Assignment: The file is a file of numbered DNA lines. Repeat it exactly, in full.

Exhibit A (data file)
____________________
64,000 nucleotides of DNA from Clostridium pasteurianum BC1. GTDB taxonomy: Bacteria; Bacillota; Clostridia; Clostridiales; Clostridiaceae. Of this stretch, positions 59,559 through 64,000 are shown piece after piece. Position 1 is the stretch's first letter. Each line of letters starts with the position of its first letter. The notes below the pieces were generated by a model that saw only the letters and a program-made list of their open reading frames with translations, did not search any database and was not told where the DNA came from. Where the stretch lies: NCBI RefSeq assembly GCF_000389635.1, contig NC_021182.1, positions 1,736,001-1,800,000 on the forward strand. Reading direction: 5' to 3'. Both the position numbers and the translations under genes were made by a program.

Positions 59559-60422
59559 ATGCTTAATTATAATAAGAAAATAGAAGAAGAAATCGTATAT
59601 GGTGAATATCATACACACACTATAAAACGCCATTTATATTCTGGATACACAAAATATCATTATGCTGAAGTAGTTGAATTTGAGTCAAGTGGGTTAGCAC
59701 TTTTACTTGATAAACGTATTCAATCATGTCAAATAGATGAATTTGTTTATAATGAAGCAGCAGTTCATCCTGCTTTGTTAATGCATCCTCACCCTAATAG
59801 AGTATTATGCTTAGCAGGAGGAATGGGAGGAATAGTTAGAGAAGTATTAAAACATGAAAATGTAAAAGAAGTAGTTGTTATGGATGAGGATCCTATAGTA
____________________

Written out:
64,000 nucleotides of DNA from Clostridium pasteurianum BC1. GTDB taxonomy: Bacteria; Bacillota; Clostridia; Clostridiales; Clostridiaceae. Of this stretch, positions 59,559 through 64,000 are shown piece after piece. Position 1 is the stretch's first letter. Each line of letters starts with the position of its first letter. The notes below the pieces were generated by a model that saw only the letters and a program-made list of their open reading frames with translations, did not search any database and was not told where the DNA came from. Where the stretch lies: NCBI RefSeq assembly GCF_000389635.1, contig NC_021182.1, positions 1,736,001-1,800,000 on the forward strand. Reading direction: 5' to 3'. Both the position numbers and the translations under genes were made by a program.

Positions 59559-60422
59559 ATGCTTAATTATAATAAGAAAATAGAAGAAGAAATCGTATAT
59601 GGTGAATATCATACACACACTATAAAACGCCATTTATATTCTGGATACACAAAATATCATTATGCTGAAGTAGTTGAATTTGAGTCAAGTGGGTTAGCAC
59701 TTTTACTTGATAAACGTATTCAATCATGTCAAATAGATGAATTTGTTTATAATGAAGCAGCAGTTCATCCTGCTTTGTTAATGCATCCTCACCCTAATAG
59801 AGTATTATGCTTAGCAGGAGGAATGGGAGGAATAGTTAGAGAAGTATTAAAACATGAAAATGTAAAAGAAGTAGTTGTTATGGATGAGGATCCTATAGTA